I'm configuring my own server, running Ubuntu 13.04. I'd like to speed up the OS a bit more by removing ‘unnecessary’ system services. Here is what I did:

Install and start rcconf to check what services are enabled on boot:

$ sudo apt-get install rcconf
$ sudo rcconf

Uncheck some services like brltty, speed-dispatcher, saned, rsync.

I'm still not sure about some services like apparmor, grub-common, kerneloops, ondemand and pppd-dns. Is it safe to disable them? Do I need to uninstall those services or is disabling them is enough?


About the ones you listed, I can tell you that you most likely don't want to disable:

  • ondemand
  • apparmor and
  • grub-common

ondemand is your cpu governor, and without it your CPU will run at full speed all of the time, even when it doesn't have to.

apparmor is an access control system that protects your system, see the link for more info.

grub-common is the boot loader, and I'm not exactly sure why it is starting on boot, but you probably don't want to disable it.

You might disable kerneloops, it is something of a bug reporting software from what I can gather. Although if you run into a kernel bug, I am pretty sure you will want it enabled.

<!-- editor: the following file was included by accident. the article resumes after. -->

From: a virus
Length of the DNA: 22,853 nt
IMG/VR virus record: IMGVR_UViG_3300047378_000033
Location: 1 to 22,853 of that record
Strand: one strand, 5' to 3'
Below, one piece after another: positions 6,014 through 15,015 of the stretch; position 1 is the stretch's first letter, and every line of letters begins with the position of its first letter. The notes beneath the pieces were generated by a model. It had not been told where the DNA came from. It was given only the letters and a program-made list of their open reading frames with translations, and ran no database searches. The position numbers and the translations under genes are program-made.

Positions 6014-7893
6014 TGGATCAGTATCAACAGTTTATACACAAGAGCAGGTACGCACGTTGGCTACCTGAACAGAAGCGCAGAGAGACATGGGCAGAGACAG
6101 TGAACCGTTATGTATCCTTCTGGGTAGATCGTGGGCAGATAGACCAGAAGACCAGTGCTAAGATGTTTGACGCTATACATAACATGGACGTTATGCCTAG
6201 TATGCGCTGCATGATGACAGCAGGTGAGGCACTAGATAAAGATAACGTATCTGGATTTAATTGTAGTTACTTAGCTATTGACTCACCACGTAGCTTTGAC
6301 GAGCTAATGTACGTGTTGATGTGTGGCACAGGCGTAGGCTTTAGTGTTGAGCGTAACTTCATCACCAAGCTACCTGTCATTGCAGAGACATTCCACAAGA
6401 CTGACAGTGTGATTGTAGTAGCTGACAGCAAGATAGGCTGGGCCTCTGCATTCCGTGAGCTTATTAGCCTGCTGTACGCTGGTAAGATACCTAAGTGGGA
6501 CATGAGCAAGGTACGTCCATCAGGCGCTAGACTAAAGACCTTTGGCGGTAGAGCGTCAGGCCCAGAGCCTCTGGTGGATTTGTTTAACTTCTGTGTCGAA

Honestly removing service in order to "speed up" your system won't do you that much good, unless there's something you know you don't need for a server, like bluetooth. Googling services can help with telling you want they do though.

  • Thank you. Actually I did some search on them but since I'm far from an expert, I wanted to make sure I'm on the right track. – Shadin Feb 2 '14 at 20:05
  • What to you suggest to "speed up" servers, besides diabling services and removing unused applications and temporary packeges stored in HDD? – Shadin Feb 2 '14 at 20:07
  • 3
    Yes, kerneloops is a bug reporting software. However, it's really lightweight. grub-common cleans up grub state. Don't disable it. – Olli Feb 2 '14 at 20:37

I do not have the privileges to comment, so I post.

In the past the kerneloops daemon was innocuous because multi-user could precede (aesthetically anyways) to the login screen. However due to the migration to SystemD this daemon triggers the network-online.service.

I don't know about you... but I have never seen a commercial DHCP service with low latency response times. So unfortunately for the kernel developers; systemctl disable kerneloops.

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